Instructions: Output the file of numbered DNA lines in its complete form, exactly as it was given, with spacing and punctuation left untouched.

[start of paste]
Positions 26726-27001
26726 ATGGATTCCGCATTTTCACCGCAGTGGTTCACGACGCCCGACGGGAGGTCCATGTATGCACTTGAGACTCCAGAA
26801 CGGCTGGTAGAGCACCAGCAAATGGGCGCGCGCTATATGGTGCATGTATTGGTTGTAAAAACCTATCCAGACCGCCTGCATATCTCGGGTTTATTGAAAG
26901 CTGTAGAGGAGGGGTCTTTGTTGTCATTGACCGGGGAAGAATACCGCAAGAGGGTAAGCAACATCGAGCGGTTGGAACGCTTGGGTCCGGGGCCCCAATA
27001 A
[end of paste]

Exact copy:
Positions 26726-27001
26726 ATGGATTCCGCATTTTCACCGCAGTGGTTCACGACGCCCGACGGGAGGTCCATGTATGCACTTGAGACTCCAGAA
26801 CGGCTGGTAGAGCACCAGCAAATGGGCGCGCGCTATATGGTGCATGTATTGGTTGTAAAAACCTATCCAGACCGCCTGCATATCTCGGGTTTATTGAAAG
26901 CTGTAGAGGAGGGGTCTTTGTTGTCATTGACCGGGGAAGAATACCGCAAGAGGGTAAGCAACATCGAGCGGTTGGAACGCTTGGGTCCGGGGCCCCAATA
27001 A